Multimedia Subscription Blog
Want hands-on practice building a fullstack web application that results in a product? One that is ready for users and payments and built with SEO in mind?
We had those problems too. We solved it with this course.
Build your very own multimedia subscription blog and gain skills to add more features with code and to promote yourself as a professional developer to help land your dream job.
Frontend. NextJS pages, React, ES6, HTML, CSS
Server. NextJS routes
Cloud. MongoDB, Google login
Stripe subscription payments and webhooks
Pages and Routes for posts, user profile, admin, and more
User Management MongoDB database, and Google login
Forms built to scale
SEO features like statically rendered table of contents and video
Social Media for cross-marketing and additional content for SEO
More on the way
When you finish building it, you have a complete project that you can monetize.
Users can sign in using Google login, subscribe with Stripe, view content containing videos, images, and text, and interact with additional functionality in your application. As an admin, you can manage users, edit user roles, build content, and perform other admin tasks.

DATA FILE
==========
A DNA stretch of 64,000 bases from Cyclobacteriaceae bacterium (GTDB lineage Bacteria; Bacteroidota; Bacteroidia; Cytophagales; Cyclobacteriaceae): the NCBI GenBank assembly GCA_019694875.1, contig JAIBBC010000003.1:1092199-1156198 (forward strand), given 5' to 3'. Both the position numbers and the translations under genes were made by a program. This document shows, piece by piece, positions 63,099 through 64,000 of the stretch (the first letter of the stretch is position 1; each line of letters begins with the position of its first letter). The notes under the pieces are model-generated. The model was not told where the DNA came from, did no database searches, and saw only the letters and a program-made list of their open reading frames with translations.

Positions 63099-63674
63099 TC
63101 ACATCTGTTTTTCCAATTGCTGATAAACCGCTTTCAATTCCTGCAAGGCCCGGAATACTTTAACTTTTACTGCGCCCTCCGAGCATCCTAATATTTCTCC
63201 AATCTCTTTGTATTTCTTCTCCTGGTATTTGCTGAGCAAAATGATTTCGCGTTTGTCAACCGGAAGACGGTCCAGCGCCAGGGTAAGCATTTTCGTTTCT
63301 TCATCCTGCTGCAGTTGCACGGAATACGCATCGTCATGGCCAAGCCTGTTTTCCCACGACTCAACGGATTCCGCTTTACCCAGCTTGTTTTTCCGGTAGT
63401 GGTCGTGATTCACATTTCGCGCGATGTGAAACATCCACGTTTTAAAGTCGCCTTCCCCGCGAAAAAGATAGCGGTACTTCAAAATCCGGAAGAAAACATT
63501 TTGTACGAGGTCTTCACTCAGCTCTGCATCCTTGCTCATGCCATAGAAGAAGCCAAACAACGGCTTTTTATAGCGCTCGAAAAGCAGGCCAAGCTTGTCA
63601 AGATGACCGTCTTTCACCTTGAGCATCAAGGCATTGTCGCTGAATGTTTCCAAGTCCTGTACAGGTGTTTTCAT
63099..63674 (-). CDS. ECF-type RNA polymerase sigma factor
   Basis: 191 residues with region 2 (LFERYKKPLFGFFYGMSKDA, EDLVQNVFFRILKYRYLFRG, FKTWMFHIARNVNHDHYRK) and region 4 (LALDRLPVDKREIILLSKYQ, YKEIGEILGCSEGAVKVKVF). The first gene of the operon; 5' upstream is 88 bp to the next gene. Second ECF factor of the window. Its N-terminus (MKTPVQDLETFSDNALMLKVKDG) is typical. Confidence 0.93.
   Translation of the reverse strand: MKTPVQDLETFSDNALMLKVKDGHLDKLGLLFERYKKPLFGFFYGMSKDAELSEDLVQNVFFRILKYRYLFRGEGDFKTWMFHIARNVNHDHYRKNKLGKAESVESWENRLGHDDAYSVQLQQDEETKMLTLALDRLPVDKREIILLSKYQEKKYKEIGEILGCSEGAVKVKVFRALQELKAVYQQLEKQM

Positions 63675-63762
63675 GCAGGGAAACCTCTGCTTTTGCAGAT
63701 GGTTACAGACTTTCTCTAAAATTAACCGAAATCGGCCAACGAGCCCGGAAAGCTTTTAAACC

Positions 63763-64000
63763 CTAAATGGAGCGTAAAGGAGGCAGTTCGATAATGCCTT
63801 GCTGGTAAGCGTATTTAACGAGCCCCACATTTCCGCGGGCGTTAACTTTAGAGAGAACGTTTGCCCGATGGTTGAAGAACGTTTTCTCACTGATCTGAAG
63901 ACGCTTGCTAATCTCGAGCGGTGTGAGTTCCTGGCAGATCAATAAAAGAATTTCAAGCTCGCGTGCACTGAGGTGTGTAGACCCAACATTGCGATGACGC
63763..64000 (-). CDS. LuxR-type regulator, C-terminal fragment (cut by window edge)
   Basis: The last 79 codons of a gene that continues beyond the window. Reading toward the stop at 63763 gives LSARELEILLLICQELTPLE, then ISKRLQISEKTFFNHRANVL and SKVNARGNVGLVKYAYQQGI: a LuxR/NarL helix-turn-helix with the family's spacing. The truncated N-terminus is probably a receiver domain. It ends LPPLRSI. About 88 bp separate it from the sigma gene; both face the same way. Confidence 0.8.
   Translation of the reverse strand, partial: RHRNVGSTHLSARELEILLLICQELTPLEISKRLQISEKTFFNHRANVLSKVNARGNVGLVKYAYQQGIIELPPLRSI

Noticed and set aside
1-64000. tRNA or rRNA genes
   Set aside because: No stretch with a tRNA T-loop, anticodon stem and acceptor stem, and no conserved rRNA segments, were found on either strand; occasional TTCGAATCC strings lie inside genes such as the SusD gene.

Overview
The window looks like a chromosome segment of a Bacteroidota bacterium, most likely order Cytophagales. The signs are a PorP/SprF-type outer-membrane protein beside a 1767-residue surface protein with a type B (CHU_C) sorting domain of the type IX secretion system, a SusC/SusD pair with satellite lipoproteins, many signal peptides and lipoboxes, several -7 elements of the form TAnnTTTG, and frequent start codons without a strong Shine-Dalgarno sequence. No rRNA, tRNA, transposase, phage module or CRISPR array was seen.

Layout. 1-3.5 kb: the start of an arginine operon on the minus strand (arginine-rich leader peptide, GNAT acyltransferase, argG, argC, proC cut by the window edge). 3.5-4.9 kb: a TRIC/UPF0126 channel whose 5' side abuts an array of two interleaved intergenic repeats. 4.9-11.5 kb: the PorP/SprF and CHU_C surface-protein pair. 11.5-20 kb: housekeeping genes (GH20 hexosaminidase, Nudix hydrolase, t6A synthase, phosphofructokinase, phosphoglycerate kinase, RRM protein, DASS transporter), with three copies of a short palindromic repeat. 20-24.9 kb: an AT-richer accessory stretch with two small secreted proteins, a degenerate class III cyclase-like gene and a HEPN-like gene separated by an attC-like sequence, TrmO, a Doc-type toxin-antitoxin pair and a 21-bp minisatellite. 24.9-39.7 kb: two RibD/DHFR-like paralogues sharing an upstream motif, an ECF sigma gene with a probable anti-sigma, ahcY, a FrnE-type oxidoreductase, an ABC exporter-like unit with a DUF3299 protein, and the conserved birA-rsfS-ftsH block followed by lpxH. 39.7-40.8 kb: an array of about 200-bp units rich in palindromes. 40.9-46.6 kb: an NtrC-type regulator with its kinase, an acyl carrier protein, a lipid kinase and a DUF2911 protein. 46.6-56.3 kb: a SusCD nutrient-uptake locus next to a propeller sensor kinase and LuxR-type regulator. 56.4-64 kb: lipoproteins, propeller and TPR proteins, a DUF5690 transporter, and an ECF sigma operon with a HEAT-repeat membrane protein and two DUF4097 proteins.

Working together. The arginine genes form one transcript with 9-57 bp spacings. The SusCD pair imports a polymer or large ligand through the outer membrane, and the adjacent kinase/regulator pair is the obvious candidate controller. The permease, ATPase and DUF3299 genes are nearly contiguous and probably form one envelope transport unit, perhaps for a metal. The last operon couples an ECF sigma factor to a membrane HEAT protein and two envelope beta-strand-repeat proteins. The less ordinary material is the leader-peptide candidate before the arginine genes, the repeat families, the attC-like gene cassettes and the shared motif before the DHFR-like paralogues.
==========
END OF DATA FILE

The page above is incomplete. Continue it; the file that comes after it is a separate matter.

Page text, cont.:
Accelerate your journey to become an independent and efficient programmer by practicing important techniques, writing code flows and logic, learning about syntax and architecture, and more.
The blog is highly customizable and can easily be incorporated into any web project. Get started today and make your blog part of your product.
Want the product without having to build it? Contact us. We know a guy who can help.
The site is built using the lightning-fast NextJS framework.
Compared to a Wordpress site built by professional SEO experts, the NextJS application performs nearly twice as good as the Wordpress site.
Here is the WordPress site.
Tired of clunky drag-and-drop blogging editors and slow websites? Want freedom to add custom functionality without using plug-ins and themes?
Build your own lightning-fast multimedia subscription blog.
Goals. Build the foundation for your project environment, architecture, and topic.
Setup your developer environments so that it is easy and fast to develop and push live to production. Configure VS Code,
git, GitHub, Vercel, and your DNS provider.
Add the client-side and server-side architecture and boilerplate code using the NextJS quickstart.
Make simple but impactful architecture, layout, and style modifications. For example.
- Create category subfolders in the content folder
- Write functions to display posts organized by category on the hompage.
- Create NextJS pages, routes, static functions, and more
Use developer tools like the terminal and console, see example development and code flow, and practice the basics of